The idea of being able to enter your own head and literally collect your thoughts appeals to someone like me who spends his entire life drifting from one day-dream to another!
Our hero, Professor Storm, can't afford to day-dream - his big day is at hand. He's facing his important television debut, a lecture on geometric solids for the Open Polytechnic. The studio is hushed, the credits begin to roll and... panic!! His mind is a total blank. Only one thing for it - he has to get inside his own head and sort those stray thoughts out.
This isn't as easy as you might think. The Prof's brain is full of distractions: thoughts about ice cream, molecules, and other thingies get in the way, often reducing his IQ (life) level. While he collects the scattered formulae (in the correct order) all these distractions have to be avoided by skillful movement around the cogs and gears of his complicated brain.
Well that's the scenario. The game itself is another 'collect and dodge' multi-level arcade adventure, just substitute the platforms and ladders for wheels and cogs. The program is enjoyable and addictive. I often felt myself wanting just another go - the sign of a great bit of software.
The presentation is original I don't think I've seen the idea of spinning 'cogs' before, and the way the screen is drawn and characters animated (all beautifully done) all lend it a fair bit of style.
All in all, I found this game to be simple to play but hard to put down, the best Mind Games offering for quite a while. If you fancy tidying your brain, get Pie R Squared and you're on your way. One niggle though, it's a mite overpriced at £7.95. £4.99 would have been nearer the mark chaps!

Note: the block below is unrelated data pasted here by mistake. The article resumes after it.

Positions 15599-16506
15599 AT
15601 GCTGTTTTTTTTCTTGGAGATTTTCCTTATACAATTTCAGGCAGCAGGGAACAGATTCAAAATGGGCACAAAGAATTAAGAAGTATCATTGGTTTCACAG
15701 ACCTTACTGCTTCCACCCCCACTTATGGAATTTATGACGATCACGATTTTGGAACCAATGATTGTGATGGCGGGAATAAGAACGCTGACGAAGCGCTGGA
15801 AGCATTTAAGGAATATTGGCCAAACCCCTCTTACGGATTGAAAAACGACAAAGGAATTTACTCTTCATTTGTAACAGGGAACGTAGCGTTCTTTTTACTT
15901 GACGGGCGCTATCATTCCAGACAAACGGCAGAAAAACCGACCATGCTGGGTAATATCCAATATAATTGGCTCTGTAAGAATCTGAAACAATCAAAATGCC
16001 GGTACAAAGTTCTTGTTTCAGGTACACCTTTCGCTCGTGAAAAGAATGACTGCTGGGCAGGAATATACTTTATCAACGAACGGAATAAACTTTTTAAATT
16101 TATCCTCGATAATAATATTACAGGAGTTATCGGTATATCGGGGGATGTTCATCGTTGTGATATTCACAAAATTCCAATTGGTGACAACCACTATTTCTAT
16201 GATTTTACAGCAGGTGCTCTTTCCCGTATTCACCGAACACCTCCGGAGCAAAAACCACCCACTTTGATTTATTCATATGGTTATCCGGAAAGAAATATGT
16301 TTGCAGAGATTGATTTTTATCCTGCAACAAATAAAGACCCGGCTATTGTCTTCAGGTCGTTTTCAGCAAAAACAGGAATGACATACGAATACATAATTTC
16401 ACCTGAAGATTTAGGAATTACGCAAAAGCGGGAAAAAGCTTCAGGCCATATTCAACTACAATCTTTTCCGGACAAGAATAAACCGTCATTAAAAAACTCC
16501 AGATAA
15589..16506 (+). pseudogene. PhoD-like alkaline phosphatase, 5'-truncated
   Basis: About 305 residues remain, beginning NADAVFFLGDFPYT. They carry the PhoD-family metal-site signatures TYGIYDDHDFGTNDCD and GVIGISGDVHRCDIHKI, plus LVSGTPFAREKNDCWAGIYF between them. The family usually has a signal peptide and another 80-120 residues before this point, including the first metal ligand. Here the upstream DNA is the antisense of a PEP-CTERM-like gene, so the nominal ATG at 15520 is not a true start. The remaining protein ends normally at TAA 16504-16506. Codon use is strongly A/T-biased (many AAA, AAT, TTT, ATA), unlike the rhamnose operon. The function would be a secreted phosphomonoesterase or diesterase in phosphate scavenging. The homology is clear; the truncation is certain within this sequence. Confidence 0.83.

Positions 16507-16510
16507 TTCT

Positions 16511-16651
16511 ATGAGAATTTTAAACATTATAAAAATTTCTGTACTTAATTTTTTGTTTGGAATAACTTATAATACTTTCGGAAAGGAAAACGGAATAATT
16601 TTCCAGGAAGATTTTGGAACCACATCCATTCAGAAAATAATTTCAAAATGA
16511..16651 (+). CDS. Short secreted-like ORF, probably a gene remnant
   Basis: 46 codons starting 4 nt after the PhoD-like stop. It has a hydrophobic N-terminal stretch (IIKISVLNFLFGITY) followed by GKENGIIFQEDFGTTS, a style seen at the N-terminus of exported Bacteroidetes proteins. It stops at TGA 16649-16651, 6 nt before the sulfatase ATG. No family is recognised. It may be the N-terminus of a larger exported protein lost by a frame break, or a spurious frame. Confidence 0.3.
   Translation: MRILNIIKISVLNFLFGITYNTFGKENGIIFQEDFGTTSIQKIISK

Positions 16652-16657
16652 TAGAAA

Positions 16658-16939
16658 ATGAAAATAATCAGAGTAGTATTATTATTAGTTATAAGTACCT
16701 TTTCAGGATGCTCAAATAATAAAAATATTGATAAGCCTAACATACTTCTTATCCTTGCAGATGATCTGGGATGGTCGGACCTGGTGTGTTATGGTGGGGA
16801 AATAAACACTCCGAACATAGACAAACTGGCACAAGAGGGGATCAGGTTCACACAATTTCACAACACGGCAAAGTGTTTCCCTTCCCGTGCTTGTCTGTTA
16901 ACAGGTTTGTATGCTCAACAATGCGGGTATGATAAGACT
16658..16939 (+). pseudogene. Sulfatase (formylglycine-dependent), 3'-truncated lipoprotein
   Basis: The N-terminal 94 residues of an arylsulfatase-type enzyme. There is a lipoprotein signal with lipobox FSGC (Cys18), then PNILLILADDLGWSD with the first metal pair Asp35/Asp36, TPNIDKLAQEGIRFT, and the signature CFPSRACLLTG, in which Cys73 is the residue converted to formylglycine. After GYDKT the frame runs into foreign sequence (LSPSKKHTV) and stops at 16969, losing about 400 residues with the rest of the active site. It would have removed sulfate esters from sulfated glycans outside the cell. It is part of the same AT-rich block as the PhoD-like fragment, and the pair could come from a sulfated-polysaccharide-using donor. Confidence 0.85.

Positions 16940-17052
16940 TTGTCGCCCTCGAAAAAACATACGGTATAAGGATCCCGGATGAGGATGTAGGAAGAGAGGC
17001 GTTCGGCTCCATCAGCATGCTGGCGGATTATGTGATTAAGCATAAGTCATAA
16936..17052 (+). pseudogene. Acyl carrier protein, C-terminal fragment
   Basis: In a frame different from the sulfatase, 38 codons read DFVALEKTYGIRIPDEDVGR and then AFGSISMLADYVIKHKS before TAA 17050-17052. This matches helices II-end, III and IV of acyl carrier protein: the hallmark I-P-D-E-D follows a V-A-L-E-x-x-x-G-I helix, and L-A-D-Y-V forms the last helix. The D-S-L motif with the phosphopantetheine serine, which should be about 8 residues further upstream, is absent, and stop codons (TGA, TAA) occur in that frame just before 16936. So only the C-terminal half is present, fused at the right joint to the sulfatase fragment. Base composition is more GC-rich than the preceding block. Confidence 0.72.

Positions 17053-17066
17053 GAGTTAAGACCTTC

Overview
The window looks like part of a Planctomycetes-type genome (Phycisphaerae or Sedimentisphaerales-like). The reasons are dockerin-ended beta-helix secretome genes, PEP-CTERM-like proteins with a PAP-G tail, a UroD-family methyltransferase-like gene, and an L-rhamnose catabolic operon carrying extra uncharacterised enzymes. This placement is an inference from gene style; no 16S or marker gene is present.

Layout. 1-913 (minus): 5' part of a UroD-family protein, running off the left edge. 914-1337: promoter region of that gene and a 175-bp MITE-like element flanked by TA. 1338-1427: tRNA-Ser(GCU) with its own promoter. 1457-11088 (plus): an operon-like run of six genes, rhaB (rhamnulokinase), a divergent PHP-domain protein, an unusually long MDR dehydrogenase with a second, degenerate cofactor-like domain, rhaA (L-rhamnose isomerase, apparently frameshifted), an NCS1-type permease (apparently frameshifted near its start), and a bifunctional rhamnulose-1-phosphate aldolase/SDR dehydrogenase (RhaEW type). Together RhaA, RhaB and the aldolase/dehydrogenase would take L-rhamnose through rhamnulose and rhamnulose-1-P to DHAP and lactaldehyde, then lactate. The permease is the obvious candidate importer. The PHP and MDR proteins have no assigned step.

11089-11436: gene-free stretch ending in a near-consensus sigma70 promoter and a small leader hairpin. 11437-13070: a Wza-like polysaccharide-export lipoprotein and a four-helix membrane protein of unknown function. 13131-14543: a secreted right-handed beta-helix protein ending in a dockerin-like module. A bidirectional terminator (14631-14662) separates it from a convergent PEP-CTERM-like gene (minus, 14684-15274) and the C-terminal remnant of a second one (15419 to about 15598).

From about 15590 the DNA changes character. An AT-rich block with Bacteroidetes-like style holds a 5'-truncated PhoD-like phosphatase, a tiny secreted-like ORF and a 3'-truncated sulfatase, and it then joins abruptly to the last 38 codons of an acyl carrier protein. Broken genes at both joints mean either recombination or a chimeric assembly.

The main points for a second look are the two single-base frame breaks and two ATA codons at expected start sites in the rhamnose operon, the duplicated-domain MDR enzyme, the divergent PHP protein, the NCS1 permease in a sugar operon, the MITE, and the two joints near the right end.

They're certainly cheap, but are they cheerful? Marcus Berkmann rootles around in the YS Lucky Dip...
Reviewer: Marcus Berkmann
An odd game, this, which never really found its niche on initial release - too strange for the general market, probably. Your task it to search through the inner workings of the mind - represented here by a series of touching wheels - to extract certain mathematical formulae - like πr2, for instance. If this sounds hopelessly dull or cerebral (good word, eh?), well it ain't. Symbols are to be found in the centre of the wheels, and you travel around the edges trying to pick up the ones you want in the order that you want them (you grab 'em by doing complete circuits of the wheels in question). There are hazards, including old little nasties that whiffle swiftly around some wheels' perimeters, and the whole is somehow quite addictive, in an odd, offbeat sort of way. But then the game's really only another collect-and-dodge multi-level arcade adventure in sheep's clothing - just substitute wheels and cogs for platforms and ladders. At eight quid, though, it did seem overpriced - but at two, perhaps it has found its niche at last? A neat little brainteaser.
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